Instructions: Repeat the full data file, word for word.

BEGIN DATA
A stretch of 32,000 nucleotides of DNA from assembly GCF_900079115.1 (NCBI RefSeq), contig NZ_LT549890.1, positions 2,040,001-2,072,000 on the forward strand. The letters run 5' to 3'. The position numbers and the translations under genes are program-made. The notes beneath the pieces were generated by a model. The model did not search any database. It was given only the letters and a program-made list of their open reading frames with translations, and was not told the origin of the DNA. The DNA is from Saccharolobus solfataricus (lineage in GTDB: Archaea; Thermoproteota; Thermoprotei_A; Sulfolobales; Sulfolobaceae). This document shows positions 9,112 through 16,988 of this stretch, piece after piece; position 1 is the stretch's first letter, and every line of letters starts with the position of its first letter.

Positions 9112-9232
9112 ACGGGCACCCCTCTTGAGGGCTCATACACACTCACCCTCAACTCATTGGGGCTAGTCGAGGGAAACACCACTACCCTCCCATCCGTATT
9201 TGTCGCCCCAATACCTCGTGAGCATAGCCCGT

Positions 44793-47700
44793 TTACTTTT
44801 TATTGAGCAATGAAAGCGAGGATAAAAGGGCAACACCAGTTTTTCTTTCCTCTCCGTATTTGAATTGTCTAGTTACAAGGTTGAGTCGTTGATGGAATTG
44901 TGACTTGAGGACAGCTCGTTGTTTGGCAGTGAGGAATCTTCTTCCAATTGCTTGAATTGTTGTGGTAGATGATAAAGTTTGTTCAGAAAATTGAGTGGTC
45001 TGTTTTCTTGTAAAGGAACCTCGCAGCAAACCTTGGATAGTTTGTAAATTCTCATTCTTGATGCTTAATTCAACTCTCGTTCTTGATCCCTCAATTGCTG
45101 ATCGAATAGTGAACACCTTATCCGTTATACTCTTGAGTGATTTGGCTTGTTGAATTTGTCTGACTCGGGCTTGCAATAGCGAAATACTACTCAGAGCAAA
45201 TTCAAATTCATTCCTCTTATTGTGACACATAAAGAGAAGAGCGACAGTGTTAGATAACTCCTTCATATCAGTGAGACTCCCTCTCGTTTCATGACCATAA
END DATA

A stretch of 32,000 nucleotides of DNA from assembly GCF_900079115.1 (NCBI RefSeq), contig NZ_LT549890.1, positions 2,040,001-2,072,000 on the forward strand. The letters run 5' to 3'. The position numbers and the translations under genes are program-made. The notes beneath the pieces were generated by a model. The model did not search any database. It was given only the letters and a program-made list of their open reading frames with translations, and was not told the origin of the DNA. The DNA is from Saccharolobus solfataricus (lineage in GTDB: Archaea; Thermoproteota; Thermoprotei_A; Sulfolobales; Sulfolobaceae). This document shows positions 9,112 through 16,988 of this stretch, piece after piece; position 1 is the stretch's first letter, and every line of letters starts with the position of its first letter.

Positions 9112-9232
9112 ACGGGCACCCCTCTTGAGGGCTCATACACACTCACCCTCAACTCATTGGGGCTAGTCGAGGGAAACACCACTACCCTCCCATCCGTATT
9201 TGTCGCCCCAATACCTCGTGAGCATAGCCCGT

Positions 44793-47700
44793 TTACTTTT
44801 TATTGAGCAATGAAAGCGAGGATAAAAGGGCAACACCAGTTTTTCTTTCCTCTCCGTATTTGAATTGTCTAGTTACAAGGTTGAGTCGTTGATGGAATTG
44901 TGACTTGAGGACAGCTCGTTGTTTGGCAGTGAGGAATCTTCTTCCAATTGCTTGAATTGTTGTGGTAGATGATAAAGTTTGTTCAGAAAATTGAGTGGTC
45001 TGTTTTCTTGTAAAGGAACCTCGCAGCAAACCTTGGATAGTTTGTAAATTCTCATTCTTGATGCTTAATTCAACTCTCGTTCTTGATCCCTCAATTGCTG
45101 ATCGAATAGTGAACACCTTATCCGTTATACTCTTGAGTGATTTGGCTTGTTGAATTTGTCTGACTCGGGCTTGCAATAGCGAAATACTACTCAGAGCAAA
45201 TTCAAATTCATTCCTCTTATTGTGACACATAAAGAGAAGAGCGACAGTGTTAGATAACTCCTTCATATCAGTGAGACTCCCTCTCGTTTCATGACCATAA